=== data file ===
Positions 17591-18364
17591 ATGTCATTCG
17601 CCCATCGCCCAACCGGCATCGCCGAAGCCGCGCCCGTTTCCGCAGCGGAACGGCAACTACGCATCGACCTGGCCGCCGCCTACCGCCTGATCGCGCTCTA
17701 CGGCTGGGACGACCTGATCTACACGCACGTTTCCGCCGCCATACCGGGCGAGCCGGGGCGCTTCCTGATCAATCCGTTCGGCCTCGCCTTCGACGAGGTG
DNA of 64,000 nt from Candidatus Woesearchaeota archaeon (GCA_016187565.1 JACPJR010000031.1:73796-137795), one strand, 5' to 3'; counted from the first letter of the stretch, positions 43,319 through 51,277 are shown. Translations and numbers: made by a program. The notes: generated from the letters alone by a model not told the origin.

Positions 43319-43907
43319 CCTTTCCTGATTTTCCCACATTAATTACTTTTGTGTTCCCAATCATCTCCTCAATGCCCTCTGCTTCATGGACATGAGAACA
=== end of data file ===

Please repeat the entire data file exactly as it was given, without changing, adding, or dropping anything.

Positions 17591-18364
17591 ATGTCATTCG
17601 CCCATCGCCCAACCGGCATCGCCGAAGCCGCGCCCGTTTCCGCAGCGGAACGGCAACTACGCATCGACCTGGCCGCCGCCTACCGCCTGATCGCGCTCTA
17701 CGGCTGGGACGACCTGATCTACACGCACGTTTCCGCCGCCATACCGGGCGAGCCGGGGCGCTTCCTGATCAATCCGTTCGGCCTCGCCTTCGACGAGGTG
DNA of 64,000 nt from Candidatus Woesearchaeota archaeon (GCA_016187565.1 JACPJR010000031.1:73796-137795), one strand, 5' to 3'; counted from the first letter of the stretch, positions 43,319 through 51,277 are shown. Translations and numbers: made by a program. The notes: generated from the letters alone by a model not told the origin.

Positions 43319-43907
43319 CCTTTCCTGATTTTCCCACATTAATTACTTTTGTGTTCCCAATCATCTCCTCAATGCCCTCTGCTTCATGGACATGAGAACA